The Adventures of Robin Hood (1938) looks as fun and lusty a good time as people could have overthrowing a corrupt government while wearing tights, swinging from trees, and eating chunks of meat with their hands. Famous for making Errol Flynn into a star, a man who truly looked the romantic hero and so natural in his 12th century costume and page-boy haircut, that he seems to look out of place in his modern-day films.
Basil Rathbone is the brooding Sir Guy who wants Flynn dead and who just plain wants Olivia De Havilland, who plays Lady Marion. Claude Rains is the devious and deliciously effete Prince John, who has usurped his brother’s throne. The well-known legends of Robin Hood are given a light but jubilant telling in this early Technicolor film, and what really makes it are the reliable character actors of the day: Alan Hale, Sr. as Little John, Eugene Pallette (who looks good with a sword) as Friar Tuck, Una O’Connor as the easily flattered giddy servant to Lady Marion, and a collection of Warner Brothers stand-bys. Most of the film is shot outdoors and this gives it an authenticity that is sometimes lacking in studio sets when conjuring history. However, the castle set is particularly impressive, and the final great swordfight between Rathbone and Flynn all over the great hall, stairs, and pillars of this set is especially memorable. The shadow of them thrown on the stone wall from the firelight has become iconic. There is another scene of the duplicitous Abbot, Sir Guy, and Prince John plotting, with the roaring fire between them and the camera. Technicolor must have been invented just for fire.
From the moment we see Flynn enter the castle with a killed stag across his shoulders and he plunks it on the table in front of Claude Rains, we know this is going to be a hearty tale of knightly courtliness, but no table manners. Swordsmanship, but dirty tricks. Honor, but treachery. Stolen riches, and stolen kisses. It is a 12-year-old boy’s best scenario: lots of fighting and not too much mushy stuff.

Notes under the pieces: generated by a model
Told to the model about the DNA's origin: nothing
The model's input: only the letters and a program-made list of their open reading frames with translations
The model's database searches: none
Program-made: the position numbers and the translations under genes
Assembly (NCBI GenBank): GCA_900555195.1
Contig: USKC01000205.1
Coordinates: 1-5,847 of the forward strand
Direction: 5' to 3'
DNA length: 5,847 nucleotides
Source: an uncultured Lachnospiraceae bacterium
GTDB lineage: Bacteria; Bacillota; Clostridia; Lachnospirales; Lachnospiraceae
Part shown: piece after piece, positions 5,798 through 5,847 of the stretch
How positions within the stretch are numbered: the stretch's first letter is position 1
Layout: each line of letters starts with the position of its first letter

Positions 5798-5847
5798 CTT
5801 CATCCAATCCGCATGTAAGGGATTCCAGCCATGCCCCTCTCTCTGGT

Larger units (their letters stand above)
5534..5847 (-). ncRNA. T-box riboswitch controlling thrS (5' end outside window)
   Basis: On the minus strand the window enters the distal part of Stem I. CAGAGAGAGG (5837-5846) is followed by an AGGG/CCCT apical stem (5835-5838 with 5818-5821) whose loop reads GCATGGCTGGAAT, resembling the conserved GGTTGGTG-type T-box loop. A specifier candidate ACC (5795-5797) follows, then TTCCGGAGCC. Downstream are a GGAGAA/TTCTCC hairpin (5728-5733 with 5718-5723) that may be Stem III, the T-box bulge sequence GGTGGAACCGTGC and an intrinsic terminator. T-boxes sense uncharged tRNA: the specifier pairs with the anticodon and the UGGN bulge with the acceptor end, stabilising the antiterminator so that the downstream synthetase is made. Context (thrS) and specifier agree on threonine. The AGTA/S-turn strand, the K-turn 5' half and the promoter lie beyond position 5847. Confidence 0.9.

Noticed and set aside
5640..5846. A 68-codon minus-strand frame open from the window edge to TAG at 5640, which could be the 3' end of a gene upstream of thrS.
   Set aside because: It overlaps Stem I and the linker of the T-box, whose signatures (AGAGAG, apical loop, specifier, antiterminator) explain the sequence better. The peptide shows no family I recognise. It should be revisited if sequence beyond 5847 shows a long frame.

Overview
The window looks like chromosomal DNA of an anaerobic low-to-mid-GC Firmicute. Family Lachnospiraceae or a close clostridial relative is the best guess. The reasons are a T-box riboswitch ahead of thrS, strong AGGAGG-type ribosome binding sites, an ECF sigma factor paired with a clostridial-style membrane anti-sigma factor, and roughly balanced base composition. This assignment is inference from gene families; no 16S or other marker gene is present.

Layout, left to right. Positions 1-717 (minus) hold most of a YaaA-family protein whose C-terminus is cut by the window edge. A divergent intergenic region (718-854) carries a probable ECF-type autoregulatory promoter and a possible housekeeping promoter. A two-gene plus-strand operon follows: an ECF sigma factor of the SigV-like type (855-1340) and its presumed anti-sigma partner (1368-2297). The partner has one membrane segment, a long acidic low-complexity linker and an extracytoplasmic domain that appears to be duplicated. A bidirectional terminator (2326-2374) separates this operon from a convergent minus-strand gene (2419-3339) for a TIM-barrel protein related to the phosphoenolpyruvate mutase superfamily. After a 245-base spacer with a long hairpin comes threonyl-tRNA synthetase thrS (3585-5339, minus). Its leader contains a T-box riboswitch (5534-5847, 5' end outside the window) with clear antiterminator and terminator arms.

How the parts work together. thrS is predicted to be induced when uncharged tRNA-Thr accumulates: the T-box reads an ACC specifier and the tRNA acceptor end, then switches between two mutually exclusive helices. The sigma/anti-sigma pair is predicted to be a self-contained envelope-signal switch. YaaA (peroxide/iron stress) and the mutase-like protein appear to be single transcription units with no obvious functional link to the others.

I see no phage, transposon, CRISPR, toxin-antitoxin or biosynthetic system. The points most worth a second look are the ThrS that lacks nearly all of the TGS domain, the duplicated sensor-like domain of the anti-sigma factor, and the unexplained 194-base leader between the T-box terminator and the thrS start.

We are told in the prologue that King Richard is off in the Holy Land to drive off the infidels. Loaded words today, and the fight between the ruling Normans and suppressed Saxons is a very old story in the course of history. Only the names need be changed to see the same struggles happening over and over again, all over the world. It seems it is difficult to escape even in an escapist film.
We are told by authors Christopher Finch and Linda Rosenkrantz in “Gone Hollywood” (Doubleday & Company, Inc., 1979), that Howard Hill, who was the archery consultant on the film and taught the actors for the great archery contest, was actually the person who shot Robin’s arrows dead-center on the target. We may still be impressed, however, by Flynn’s sword fighting, as well as his and Hale’s masterful fight with quarterstaffs.
It is difficult to watch this heroic battle without being reminded of Daffy Duck’s less heroic battle with his “buck and a quarter quarterstaff” with Porky Pig as the Friar in “Robin Hood Daffy” (1958), made of course by the same studio, Warner Brothers. Though Flynn was never heard to have uttered “Yoiks and away!” as Daffy does for his rallying cry, perhaps he should have. It is the only thing that the film “Robin Hood” is missing. It has just about everything else.
Another cartoon tribute comes in “Rabbit Hood” (1949) when Bugs Bunny’s Sherwood Forrest adventure is capped by a visit from the man himself, as the live-action film clip from “Robin Hood” is tacked onto the end of the cartoon with Errol Flynn welcoming Bugs to Sherwood. Imitation being the sincerest form of flattery, clearly Flynn’s “Robin Hood” became a classic even in its own time.